In an enforcement action filed on November 8, 2018, the Securities and Exchange Commission (SEC) ordered that 31-year-old Zachary Coburn, founder of the EtherDelta cryptocurrency exchange, cease and desist from operating the trading platform. The SEC’s enforcement action is significant because it marks the first time the U.S. securities regulator pursued an unregistered cryptocurrency exchange, and is indicative of a growing trend of enforcement against a booming – but previously little-regulated – industry. In this case, Coburn had failed to register EtherDelta as an exchange as required by Section 6 of the Securities Exchange Act of 1934 (the Exchange Act), and was therefore found to be in violation of Section 5 of the Exchange Act.
EtherDelta was a cryptocurrency exchange established to trade the ERC20 digital token – tokens used solely on the Ethereum Blockchain – using EtherDelta’s smart contracts. A smart contract is a computerized transaction protocol that allows the execution of contracts, including terms such as payment terms, liens, confidentiality and enforcement, without the need for an intermediary. When EtherDelta’s smart contract was deployed on the Ethereum network, it created a unique blockchain address where it “resided.” Users could then buy and sell ERC20-compliant tokens using EtherDelta’s blockchain address and smart contract, and the transactions were tracked in EtherDelta’s order book. Sellers were charged a 0.3% fee per transaction, and during its 18 months of operation, users placed over 3.6 million trades on EtherDelta.
Section 5 of the Exchange Act makes it unlawful for any exchange to effect any transaction in a security unless the exchange is registered as a national securities exchange under Section 6. The SEC noted that the EtherDelta website had features similar to online trading platforms including the use of order books, daily transactions volumes, charts and a list of user confirmed trades. As such, EtherDelta clearly fell within the definition of “exchange” under Section 3 of the Exchange Act and the tokens being traded on EtherDelta were also considered “securities” under Section 3. The SEC further noted that the majority of trading on EtherDelta occurred after the release of the SEC’s 2017 Decentralized Autonomous Organizations (DAO) Report, which concluded that certain digital assets would be treated as securities by the SEC, and warning that any entity or person engaging in activities of an exchange must register as a national securities exchange or fall under an exemption from such registration. EtherDelta was not registered as an exchange and, accordingly, the SEC found that it violated Section 5. Moreover, Coburn was found personally liable for contributing to EtherDelta’s securities law violations. In light of Coburn’s cooperation and assistance in the investigation, the SEC accepted Coburn’s settlement offer, and made the following comments:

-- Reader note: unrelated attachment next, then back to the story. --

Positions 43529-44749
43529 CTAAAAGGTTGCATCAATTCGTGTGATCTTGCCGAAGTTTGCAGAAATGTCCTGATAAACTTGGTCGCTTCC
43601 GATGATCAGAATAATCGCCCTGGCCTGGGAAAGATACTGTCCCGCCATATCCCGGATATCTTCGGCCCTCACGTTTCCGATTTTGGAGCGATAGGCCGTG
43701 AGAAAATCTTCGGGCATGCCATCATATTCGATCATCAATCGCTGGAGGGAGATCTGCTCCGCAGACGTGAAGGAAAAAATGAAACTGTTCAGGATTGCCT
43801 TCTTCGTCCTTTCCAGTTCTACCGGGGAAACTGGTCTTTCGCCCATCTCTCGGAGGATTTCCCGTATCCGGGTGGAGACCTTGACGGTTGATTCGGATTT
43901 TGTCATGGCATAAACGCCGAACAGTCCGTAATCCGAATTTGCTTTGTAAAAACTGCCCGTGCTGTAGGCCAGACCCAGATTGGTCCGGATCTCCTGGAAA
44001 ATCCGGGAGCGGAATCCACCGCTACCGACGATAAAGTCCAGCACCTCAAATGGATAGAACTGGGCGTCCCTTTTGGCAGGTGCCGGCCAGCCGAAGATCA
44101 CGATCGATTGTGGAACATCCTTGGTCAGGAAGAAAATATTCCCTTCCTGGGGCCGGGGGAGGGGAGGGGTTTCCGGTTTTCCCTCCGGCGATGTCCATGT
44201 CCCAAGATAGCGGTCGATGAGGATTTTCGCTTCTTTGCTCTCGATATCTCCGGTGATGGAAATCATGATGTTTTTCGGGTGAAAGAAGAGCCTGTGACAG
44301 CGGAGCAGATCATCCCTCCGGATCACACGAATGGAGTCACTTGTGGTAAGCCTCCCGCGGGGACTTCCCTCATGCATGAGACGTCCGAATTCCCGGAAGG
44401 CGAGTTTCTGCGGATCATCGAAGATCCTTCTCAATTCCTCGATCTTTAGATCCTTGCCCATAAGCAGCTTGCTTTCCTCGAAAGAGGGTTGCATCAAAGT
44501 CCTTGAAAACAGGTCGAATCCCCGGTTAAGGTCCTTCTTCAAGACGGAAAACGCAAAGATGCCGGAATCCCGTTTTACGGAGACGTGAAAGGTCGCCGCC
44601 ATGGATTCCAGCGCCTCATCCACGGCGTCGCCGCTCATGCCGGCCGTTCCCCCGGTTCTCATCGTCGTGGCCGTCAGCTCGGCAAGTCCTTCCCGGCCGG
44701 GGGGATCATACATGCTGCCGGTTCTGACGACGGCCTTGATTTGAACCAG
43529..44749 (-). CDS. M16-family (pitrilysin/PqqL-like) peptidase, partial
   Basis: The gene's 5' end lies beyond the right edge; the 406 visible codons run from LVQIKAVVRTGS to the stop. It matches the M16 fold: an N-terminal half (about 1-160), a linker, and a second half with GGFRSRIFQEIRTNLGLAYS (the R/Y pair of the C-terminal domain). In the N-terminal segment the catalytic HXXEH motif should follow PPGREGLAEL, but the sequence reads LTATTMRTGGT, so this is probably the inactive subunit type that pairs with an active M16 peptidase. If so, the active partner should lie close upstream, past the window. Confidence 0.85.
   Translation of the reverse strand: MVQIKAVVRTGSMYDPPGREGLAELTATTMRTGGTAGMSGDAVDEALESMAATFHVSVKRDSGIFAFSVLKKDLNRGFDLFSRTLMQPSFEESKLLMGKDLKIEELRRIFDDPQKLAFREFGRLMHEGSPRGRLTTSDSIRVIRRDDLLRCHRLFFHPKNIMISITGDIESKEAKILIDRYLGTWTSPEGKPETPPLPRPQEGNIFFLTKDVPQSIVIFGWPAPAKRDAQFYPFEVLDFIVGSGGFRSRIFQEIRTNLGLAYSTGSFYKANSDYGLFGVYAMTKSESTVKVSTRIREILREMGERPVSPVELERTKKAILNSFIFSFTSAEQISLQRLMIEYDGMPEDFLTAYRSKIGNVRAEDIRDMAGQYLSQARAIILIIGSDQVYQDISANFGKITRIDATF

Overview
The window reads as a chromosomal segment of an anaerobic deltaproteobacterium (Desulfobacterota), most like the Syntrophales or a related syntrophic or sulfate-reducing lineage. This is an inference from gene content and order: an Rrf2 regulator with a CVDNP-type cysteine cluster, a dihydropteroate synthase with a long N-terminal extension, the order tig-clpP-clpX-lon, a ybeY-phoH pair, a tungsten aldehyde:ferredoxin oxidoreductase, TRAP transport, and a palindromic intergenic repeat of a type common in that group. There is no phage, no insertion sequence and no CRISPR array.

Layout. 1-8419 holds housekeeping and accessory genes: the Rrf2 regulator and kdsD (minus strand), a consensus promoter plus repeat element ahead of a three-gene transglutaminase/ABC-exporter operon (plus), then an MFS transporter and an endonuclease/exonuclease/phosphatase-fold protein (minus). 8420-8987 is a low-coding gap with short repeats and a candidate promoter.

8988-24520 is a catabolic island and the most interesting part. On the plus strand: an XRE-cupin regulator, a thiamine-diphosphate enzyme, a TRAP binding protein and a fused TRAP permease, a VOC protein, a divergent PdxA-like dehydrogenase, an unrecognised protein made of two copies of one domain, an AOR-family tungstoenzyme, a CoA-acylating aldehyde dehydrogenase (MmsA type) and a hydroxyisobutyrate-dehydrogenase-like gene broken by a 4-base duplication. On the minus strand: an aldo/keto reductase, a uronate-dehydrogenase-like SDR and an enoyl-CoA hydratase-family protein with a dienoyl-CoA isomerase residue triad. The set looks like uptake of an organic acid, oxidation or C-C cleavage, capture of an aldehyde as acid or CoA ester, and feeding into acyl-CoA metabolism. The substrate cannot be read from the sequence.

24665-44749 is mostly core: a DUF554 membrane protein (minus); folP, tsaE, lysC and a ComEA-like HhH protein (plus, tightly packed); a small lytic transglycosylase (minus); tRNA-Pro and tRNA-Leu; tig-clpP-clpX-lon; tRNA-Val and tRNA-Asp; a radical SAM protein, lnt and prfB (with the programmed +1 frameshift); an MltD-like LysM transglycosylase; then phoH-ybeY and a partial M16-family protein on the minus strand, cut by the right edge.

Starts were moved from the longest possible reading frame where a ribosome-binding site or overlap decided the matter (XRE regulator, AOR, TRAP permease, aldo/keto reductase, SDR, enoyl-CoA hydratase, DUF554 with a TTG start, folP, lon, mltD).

In determining to accept the Offer, including the decision not to impose a greater penalty, the Commission considered remedial acts promptly undertaken by Respondent and cooperation afforded the Commission staff. Coburn’s efforts facilitated the staff’s investigation involving an emerging technology.
The settlement offer consisted of a payment of $300,000 in disgorgement plus $13,000 in prejudgment interest and the payment of a civil money penalty of $75,000.
What To Expect In 2019
SEC Chairman Jay Clayton has made it clear that securities laws will not be updated to specifically address digital currencies. To date, Bitcoin and Ethereum are the only digital coins the SEC has specifically exempted from securities law. All other cryptocurrencies constitute as securities and will be regulated like any other security, according to Chairman Clayton.
The SEC’s 2018 annual enforcement report released on November 2, 2018 indicates that since the creation of the Enforcement Division’s Cyber Unit last year, the SEC has conducted dozens of investigations involving initial coin offerings (ICOs) and digital assets. Until recently, the SEC focused its efforts on fundraising through ICOs, but is now ramping up its efforts against unregistered digital exchanges. For example, in October 2018, the SEC suspended trading of cryptocurrency exchange American Retail Group, Inc. for falsely claiming it had been approved the SEC.
It is clear that the SEC is taking a ‘business as usual’ approach to its treatment of cryptocurrencies and will continue to enforce existing securities laws. More SEC enforcement actions suggest an increasing trend towards regulating a growing, but previously unregulated, industry. It is advisable that those seeking to engage in coin offerings or establish cryptocurrency exchanges pay close attention to the SEC’s recent enforcement actions and seek legal guidance where appropriate.